Golden Globes 2016

Best Motion Picture, Drama
Carol
Mad Max: Fury Road
The Revenant – WINNER
Room
Spotlight

Best Motion Picture, Comedy
The Big Short
Joy
The Martian – WINNER
Spy
Trainwreck

Best Director – Motion Picture
Todd Haynes, Carol
Alejandro Iñárritu, The Revenant – WINNER
Tom McCarthy, Spotlight
George Miller, Mad Max
Ridley Scott, The Martian

Best Actress in a Motion Picture, Drama
Cate Blanchett, Carol
Brie Larson, Room – WINNER
Rooney Mara, Carol
Saoirse Ronan, Brooklyn
Alicia Vikander, The Danish Girl

Best Actress in a Motion Picture, Comedy
Jennifer Lawrence, Joy – WINNER
Melissa McCarthy, Spy
Amy Schumer, Trainwreck
Maggie Smith, Lady in the Van
Lily Tomlin, Grandma

Best Supporting Actress in a Motion Picture
Jane Fonda, Youth
Jennifer Jason Leigh, The Hateful Eight
Helen Mirren, Trumbo
Alicia Vikander, Ex Machina
Kate Winslet, Steve Jobs – WINNER

Best Actor in a Motion Picture, Drama
Bryan Cranston, Trumbo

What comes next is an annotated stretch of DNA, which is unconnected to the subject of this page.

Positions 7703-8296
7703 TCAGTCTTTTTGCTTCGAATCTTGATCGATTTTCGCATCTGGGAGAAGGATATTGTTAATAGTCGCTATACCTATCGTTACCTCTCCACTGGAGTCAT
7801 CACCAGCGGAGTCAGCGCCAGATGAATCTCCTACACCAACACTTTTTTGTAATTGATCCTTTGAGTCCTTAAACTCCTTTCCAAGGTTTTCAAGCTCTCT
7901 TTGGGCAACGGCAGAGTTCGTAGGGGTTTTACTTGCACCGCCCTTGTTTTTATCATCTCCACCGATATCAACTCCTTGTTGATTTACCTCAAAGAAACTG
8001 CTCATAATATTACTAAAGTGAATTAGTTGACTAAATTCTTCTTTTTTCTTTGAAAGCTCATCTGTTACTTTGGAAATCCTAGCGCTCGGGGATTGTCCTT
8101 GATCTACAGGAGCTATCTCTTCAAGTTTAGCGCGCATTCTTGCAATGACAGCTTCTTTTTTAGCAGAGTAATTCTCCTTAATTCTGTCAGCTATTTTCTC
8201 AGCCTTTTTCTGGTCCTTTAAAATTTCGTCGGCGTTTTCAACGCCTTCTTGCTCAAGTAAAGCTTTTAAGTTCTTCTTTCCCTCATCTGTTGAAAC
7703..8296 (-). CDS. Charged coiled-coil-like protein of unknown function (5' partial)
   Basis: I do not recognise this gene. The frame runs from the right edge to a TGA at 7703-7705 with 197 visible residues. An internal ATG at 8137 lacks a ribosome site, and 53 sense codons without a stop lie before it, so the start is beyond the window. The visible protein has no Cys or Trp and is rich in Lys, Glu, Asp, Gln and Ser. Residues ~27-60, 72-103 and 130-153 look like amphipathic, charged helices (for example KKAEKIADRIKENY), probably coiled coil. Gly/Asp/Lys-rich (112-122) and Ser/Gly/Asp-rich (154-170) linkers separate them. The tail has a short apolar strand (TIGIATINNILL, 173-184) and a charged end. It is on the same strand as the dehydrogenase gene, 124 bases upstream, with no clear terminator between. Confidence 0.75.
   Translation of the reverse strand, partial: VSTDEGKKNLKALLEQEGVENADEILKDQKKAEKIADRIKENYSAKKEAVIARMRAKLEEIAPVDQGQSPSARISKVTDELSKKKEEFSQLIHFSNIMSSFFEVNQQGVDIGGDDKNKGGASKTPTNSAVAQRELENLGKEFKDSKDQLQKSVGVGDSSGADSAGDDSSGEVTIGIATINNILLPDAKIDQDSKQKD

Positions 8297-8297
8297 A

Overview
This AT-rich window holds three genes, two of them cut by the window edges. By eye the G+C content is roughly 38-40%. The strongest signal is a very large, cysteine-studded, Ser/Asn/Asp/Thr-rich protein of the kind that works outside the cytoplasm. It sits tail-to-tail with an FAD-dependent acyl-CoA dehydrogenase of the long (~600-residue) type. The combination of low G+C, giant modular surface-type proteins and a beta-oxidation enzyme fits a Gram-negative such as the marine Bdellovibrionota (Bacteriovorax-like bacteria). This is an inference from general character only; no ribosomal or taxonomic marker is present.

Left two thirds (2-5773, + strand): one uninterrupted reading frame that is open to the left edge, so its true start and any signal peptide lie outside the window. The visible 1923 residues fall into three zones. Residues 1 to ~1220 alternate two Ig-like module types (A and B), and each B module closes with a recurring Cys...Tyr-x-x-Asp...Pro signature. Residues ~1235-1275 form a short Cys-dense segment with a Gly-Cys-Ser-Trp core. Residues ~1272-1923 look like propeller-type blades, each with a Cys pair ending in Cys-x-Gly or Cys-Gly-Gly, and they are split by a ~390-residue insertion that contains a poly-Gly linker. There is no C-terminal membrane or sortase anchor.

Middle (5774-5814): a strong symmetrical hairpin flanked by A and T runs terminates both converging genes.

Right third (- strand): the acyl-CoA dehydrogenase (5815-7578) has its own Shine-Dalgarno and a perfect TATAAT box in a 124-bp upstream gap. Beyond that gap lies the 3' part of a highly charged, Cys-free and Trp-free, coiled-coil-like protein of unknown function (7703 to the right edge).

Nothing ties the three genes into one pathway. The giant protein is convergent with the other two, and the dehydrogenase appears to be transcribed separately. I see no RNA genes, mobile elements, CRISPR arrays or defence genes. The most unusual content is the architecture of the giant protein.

Leonardo DiCaprio, The Revenant – WINNER
Michael Fassbender, Steve Jobs
Eddie Redmayne, The Danish Girl
Will Smith, Concussion

Best Actor in a Motion Picture, Musical or Comedy
Christian Bale, The Big Short
Steve Carell, The Big Short
Matt Damon, The Martian – WINNER
Al Pacino, Danny Collins
Mark Ruffalo, Infinitely Polar Bear

Best Supporting Actor in a Motion Picture, Drama
Paul Dano, Love & Mercy
Idris Elba, Beasts of No Nation
Mark Rylance, Bridge of Spies
Michael Shannon, 99 Homes
Sylvester Stallone, Creed – WINNER

Best Foreign Language Film
The Brand New Testament
The Club
The Fencer
Mustang
Son of Saul – WINNER

Best TV Series, Drama
Empire
Game of Thrones
Mr. Robot – WINNER
Narcos
Outlander

Best TV Series, Comedy
Casual
Mozart in the Jungle – WINNER
Orange Is the New Black
Silicon Valley
Transparent
Veep

Best TV Movie or Limited-Series
American Crime
American Horror Story: Hotel
Fargo
Flesh and Bone
Wolf Hall – WINNER

Best Actor in a TV Series, Drama
Jon Hamm, Mad Men – WINNER
Rami Malek, Mr. Robot
Wagner Moura, Narcos
Bob Odenkirk, Better Call Saul
Liev Schreiber, Ray Donovan
Jeffrey Tambor, Transparent

Best Actress in a TV Series, Drama
Viola Davis, How to Get Away with Murder
Caitriona Balfe, Outlander
Eva Green, Penny Dreadful
Taraji P Henson, Empire – WINNER
Robin Wright, House of Cards

Best Actor in a TV series, Comedy